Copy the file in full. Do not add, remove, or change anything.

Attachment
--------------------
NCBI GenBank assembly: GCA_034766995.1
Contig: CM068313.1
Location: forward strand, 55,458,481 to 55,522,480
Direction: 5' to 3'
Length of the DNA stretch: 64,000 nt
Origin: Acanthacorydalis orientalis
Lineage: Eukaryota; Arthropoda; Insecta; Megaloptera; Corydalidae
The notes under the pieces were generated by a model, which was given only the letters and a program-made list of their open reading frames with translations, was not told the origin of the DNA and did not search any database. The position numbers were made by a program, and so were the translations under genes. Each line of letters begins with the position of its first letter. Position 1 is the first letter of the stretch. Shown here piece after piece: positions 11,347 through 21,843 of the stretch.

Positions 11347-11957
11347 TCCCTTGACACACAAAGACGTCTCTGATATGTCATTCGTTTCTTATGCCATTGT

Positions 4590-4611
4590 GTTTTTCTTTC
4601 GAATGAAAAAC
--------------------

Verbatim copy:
NCBI GenBank assembly: GCA_034766995.1
Contig: CM068313.1
Location: forward strand, 55,458,481 to 55,522,480
Direction: 5' to 3'
Length of the DNA stretch: 64,000 nt
Origin: Acanthacorydalis orientalis
Lineage: Eukaryota; Arthropoda; Insecta; Megaloptera; Corydalidae
The notes under the pieces were generated by a model, which was given only the letters and a program-made list of their open reading frames with translations, was not told the origin of the DNA and did not search any database. The position numbers were made by a program, and so were the translations under genes. Each line of letters begins with the position of its first letter. Position 1 is the first letter of the stretch. Shown here piece after piece: positions 11,347 through 21,843 of the stretch.

Positions 11347-11957
11347 TCCCTTGACACACAAAGACGTCTCTGATATGTCATTCGTTTCTTATGCCATTGT

Positions 4590-4611
4590 GTTTTTCTTTC
4601 GAATGAAAAAC